Background: Pantalar arthrodesis is considered by many to be the final operative option before amputation for the treatment of paralytic foot deformities. The aim of the present study was to evaluate the long-term results of pantalar arthrodesis with regard to its impact on the adjacent joints and the walking ability of patients with paralytic foot deformities.
Methods: Twenty-four patients (seventeen men and seven women) who underwent a one-stage pantalar arthrodesis between 1953 and 1973 for the treatment of sequelae of poliomyelitis were reevaluated. All patients underwent a physical and radiographic examination, and all completed the Short Form-36 questionnaire and a pantalar arthrodesis-specific questionnaire.
Results: The average age of the patients was twenty years at the time of the operation and 57.2 years at the time of the latest evaluation. The average duration of follow-up was 37.2 years. Eleven patients had development of immediate postoperative complications, including wound-healing problems (nine) and infections (two). The long-term results, however, were good (mean Short Form-36 scores, 73 of 100 points [overall], 51.5 points [physical functioning], and >70 points [all other domains]). Sixteen patients experienced repeated episodes of ipsilateral knee pain; most (fifteen) of these patients experienced a gradual onset of this pain, starting at an average of 20.8 years (range, fifteen to thirty years) postoperatively. The position of the fused ankle did not appear to have a significant impact on the development of ipsilateral knee pain or the time interval between the pantalar arthrodesis and the onset of ipsilateral knee pain.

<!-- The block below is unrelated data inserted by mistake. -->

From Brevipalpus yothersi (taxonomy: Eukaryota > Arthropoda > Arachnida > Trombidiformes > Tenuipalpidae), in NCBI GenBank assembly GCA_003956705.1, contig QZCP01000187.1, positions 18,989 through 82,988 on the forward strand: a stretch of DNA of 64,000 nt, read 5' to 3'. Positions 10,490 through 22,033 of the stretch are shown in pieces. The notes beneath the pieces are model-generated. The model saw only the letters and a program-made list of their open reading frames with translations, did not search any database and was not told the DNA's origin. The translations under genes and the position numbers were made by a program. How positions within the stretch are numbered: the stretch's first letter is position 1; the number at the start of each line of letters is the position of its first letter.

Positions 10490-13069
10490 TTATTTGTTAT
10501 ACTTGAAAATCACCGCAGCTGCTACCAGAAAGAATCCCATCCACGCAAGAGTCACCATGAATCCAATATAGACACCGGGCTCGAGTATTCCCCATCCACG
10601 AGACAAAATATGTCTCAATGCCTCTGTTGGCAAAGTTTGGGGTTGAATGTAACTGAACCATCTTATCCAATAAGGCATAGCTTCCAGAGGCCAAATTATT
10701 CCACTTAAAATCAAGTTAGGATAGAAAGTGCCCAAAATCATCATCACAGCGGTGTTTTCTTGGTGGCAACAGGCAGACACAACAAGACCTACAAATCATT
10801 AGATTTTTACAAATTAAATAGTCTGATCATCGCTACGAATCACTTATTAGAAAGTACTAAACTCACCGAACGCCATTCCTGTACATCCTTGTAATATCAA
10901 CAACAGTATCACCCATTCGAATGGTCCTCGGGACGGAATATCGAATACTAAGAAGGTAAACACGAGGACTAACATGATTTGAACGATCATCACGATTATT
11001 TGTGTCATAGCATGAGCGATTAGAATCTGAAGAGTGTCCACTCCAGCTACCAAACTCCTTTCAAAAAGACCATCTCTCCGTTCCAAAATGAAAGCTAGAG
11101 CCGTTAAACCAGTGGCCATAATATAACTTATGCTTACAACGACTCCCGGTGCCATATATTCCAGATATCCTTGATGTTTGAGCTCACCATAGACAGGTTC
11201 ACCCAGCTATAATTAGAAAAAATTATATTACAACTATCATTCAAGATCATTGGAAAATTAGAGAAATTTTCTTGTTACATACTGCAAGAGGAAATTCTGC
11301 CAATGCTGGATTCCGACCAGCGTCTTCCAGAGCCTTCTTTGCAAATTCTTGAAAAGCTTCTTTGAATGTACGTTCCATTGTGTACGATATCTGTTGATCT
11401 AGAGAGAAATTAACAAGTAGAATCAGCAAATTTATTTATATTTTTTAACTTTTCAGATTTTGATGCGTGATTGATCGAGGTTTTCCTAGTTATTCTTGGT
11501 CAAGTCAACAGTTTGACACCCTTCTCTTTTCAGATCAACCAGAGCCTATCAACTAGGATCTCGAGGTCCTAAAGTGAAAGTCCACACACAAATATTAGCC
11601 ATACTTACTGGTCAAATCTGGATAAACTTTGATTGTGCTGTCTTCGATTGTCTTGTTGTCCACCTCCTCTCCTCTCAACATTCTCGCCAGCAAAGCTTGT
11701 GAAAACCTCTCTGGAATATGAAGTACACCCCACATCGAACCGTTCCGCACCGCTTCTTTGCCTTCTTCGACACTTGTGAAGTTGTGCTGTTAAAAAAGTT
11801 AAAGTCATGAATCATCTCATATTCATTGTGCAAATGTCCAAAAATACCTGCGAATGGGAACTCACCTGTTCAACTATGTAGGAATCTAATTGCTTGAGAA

Conclusions: Pantalar arthrodesis effectively stabilizes the ankle, hindfoot, and midfoot in patients with severe paralytic deformities. Even though most patients can be expected to have development of osteoarthritis of the ipsilateral knee, it seems that a successfully performed pantalar arthrodesis in carefully selected cases is a reliable operative option offering a strong and stable foot that will function well for many years.
Level of Evidence: Therapeutic Level IV. See Instructions to Authors for a complete description of levels of evidence.